My greatest obstacle and opportunity go hand-in-hand. Since I spent the beginning of my career as a consultant, I think my greatest obstacle was not having any experience in industry beforehand. Consequently, my greatest opportunity was being offered a position in Intelsat's Corporate Strategy and Planning group, which is like getting an on-the-job MBA. I started out in my comfort zone of forecasting industry demand, and have since moved into working on investment strategies, business planning, and other activities that are more challenging, but also offer me greater insights into how our internal departments interact and how tradeoffs are made among competing interests. I can't emphasize enough how much I truly enjoy what I do.
5) What do you see happening in the next five years in this industry?
It's always dangerous to ask someone who builds forecast models what the next five years will bring. From a demand perspective, we'll see a lot of the same dynamics play out: continued strong demand for video, greater uptake of HD channels, and possibly new models for consumer viewing habits. However, not all of the demand for video will translate into satellite capacity demand - compression technologies and terrestrial networks will dampen the growth curves. Data networks will continue to thrive, and whether innovative concepts like O3b come to fruition, the idea of them will influence the services and pricing offered by existing operators. The availability of capital for investment will also have a major influence on whether innovation will be rewarded or not. Too many people have been burned by the recent economic crisis to invest in unproven markets or technologies, so speculation on such technologies may prove too costly for most. Industry consolidation will likely continue, partially offset by emerging national satellite programs. The risk to the industry will be in rising fill rates and a more conservative approach to launching new capacity. In the event of a catastrophic failure of a GEO satellite, there may not be enough spare capacity on orbit to pick up the slack. On the launch side, we will soon see what SpaceX can do and what impact it will have on the other launch providers around the globe.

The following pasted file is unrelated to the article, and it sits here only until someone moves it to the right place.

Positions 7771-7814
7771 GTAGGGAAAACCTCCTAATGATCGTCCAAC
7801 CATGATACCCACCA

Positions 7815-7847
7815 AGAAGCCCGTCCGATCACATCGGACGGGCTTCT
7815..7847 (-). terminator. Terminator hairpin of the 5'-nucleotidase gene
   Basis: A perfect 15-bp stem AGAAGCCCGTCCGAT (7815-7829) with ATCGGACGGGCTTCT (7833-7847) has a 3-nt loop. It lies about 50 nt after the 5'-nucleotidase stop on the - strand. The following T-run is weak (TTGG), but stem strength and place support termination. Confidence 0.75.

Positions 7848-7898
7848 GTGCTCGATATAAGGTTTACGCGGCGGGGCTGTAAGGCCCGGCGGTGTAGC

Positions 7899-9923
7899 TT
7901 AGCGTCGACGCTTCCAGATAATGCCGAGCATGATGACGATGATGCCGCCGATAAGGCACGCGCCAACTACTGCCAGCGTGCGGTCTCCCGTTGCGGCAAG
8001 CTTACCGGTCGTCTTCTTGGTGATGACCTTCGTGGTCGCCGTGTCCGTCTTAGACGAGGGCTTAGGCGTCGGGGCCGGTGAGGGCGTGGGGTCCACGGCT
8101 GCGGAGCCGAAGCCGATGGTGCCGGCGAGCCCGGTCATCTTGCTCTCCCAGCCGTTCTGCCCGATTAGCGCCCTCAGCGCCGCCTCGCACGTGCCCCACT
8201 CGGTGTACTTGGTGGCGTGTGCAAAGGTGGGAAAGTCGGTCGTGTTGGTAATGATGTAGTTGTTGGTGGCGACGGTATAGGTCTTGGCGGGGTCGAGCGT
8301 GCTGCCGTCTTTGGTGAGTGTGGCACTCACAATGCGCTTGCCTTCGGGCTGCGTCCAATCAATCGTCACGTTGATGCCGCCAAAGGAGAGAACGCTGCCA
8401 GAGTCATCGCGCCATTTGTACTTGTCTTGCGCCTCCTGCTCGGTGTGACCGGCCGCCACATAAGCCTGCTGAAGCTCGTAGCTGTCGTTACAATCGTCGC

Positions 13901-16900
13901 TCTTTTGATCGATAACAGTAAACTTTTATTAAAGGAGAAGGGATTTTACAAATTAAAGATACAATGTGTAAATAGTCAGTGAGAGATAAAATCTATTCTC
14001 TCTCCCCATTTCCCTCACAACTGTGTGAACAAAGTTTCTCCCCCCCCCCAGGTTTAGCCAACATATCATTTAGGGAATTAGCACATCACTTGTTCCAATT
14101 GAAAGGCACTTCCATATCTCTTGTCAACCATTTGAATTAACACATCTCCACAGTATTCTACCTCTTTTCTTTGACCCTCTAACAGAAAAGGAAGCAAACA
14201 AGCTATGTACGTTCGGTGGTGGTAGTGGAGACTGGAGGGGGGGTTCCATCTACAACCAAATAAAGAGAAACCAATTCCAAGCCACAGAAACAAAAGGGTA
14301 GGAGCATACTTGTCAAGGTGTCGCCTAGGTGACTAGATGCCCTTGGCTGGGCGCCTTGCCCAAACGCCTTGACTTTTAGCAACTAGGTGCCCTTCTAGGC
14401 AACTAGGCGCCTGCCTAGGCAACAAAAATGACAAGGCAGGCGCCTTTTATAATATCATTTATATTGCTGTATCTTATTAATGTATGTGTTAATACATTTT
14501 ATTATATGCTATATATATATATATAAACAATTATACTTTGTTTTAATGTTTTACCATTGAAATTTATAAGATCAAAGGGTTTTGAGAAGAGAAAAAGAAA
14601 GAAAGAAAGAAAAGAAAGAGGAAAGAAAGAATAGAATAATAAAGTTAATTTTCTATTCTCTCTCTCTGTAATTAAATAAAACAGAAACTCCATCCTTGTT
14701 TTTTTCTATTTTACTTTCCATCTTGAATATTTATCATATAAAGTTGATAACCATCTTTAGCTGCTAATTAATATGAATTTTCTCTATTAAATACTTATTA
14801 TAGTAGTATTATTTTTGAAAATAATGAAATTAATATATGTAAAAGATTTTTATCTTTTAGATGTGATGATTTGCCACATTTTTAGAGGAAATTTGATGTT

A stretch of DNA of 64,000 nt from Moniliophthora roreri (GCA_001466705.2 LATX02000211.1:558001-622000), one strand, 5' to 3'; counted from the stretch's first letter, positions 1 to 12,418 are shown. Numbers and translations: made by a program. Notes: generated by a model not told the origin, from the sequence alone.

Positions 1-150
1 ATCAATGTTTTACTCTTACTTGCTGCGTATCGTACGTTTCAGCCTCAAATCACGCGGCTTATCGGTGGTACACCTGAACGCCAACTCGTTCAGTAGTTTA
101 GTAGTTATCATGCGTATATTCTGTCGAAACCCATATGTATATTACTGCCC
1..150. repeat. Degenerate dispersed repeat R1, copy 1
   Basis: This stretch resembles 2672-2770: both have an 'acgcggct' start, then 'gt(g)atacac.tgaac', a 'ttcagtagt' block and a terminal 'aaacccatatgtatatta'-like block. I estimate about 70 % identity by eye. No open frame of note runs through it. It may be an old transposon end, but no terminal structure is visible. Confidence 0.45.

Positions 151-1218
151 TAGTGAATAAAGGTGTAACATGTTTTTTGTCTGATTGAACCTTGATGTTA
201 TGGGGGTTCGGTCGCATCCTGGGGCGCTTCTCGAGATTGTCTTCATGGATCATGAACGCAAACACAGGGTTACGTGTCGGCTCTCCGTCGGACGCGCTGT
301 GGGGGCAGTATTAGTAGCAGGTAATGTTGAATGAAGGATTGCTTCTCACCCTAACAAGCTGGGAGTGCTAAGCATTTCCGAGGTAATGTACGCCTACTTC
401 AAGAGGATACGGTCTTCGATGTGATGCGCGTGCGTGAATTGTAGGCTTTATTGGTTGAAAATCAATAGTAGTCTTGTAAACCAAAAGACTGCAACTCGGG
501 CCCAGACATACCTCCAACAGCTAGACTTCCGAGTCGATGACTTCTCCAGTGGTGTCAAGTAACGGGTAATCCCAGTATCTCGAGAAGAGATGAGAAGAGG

6) What advice do you have for women interested in entering the industry?
One of the best things about my experience in the satellite industry is the utter lack of harassment and discrimination I've seen. As a result, my advice to women interested in entering the industry would probably be the same advice I'd give to men: enjoying what you do is so much more important than money, but don't underestimate what you're worth. Join professional networking groups and meet as many people as you can - you'll never know when they can help you in your career. While working in a small, tight-knit industry has definite advantages, be careful about what you say to whom. And finally, find as many mentors as you can, and make sure they're both men and women. While women who have gone before can give you great advice, none of us would be where we are without the men who mentored women.
Women in Space
Audrey Allison, Dir., Frequency Management Services, Boeing Shared Services Group
Anita Antenucci, Managing Dir. Houlihan Lokey's Aerospace-Defense-Government